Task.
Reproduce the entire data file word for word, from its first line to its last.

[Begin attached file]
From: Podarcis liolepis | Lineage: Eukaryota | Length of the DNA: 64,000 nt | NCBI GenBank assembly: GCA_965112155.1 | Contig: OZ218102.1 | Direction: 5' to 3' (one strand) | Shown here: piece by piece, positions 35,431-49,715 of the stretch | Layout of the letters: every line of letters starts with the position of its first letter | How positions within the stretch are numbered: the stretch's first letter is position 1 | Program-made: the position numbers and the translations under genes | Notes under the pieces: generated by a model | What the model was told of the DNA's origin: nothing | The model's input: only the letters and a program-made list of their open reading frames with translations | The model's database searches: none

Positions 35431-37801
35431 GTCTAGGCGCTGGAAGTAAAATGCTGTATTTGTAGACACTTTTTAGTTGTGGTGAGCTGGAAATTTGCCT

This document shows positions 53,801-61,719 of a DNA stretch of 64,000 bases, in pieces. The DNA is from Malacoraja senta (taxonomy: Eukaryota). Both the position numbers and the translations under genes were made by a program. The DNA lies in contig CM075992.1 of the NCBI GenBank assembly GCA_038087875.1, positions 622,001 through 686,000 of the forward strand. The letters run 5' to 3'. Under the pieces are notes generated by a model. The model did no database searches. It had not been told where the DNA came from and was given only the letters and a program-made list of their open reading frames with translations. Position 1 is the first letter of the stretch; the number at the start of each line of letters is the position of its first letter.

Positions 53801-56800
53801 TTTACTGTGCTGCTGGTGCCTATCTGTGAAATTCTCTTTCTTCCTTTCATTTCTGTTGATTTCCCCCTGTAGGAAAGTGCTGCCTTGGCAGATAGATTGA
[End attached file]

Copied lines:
From: Podarcis liolepis | Lineage: Eukaryota | Length of the DNA: 64,000 nt | NCBI GenBank assembly: GCA_965112155.1 | Contig: OZ218102.1 | Direction: 5' to 3' (one strand) | Shown here: piece by piece, positions 35,431-49,715 of the stretch | Layout of the letters: every line of letters starts with the position of its first letter | How positions within the stretch are numbered: the stretch's first letter is position 1 | Program-made: the position numbers and the translations under genes | Notes under the pieces: generated by a model | What the model was told of the DNA's origin: nothing | The model's input: only the letters and a program-made list of their open reading frames with translations | The model's database searches: none

Positions 35431-37801
35431 GTCTAGGCGCTGGAAGTAAAATGCTGTATTTGTAGACACTTTTTAGTTGTGGTGAGCTGGAAATTTGCCT

This document shows positions 53,801-61,719 of a DNA stretch of 64,000 bases, in pieces. The DNA is from Malacoraja senta (taxonomy: Eukaryota). Both the position numbers and the translations under genes were made by a program. The DNA lies in contig CM075992.1 of the NCBI GenBank assembly GCA_038087875.1, positions 622,001 through 686,000 of the forward strand. The letters run 5' to 3'. Under the pieces are notes generated by a model. The model did no database searches. It had not been told where the DNA came from and was given only the letters and a program-made list of their open reading frames with translations. Position 1 is the first letter of the stretch; the number at the start of each line of letters is the position of its first letter.

Positions 53801-56800
53801 TTTACTGTGCTGCTGGTGCCTATCTGTGAAATTCTCTTTCTTCCTTTCATTTCTGTTGATTTCCCCCTGTAGGAAAGTGCTGCCTTGGCAGATAGATTGA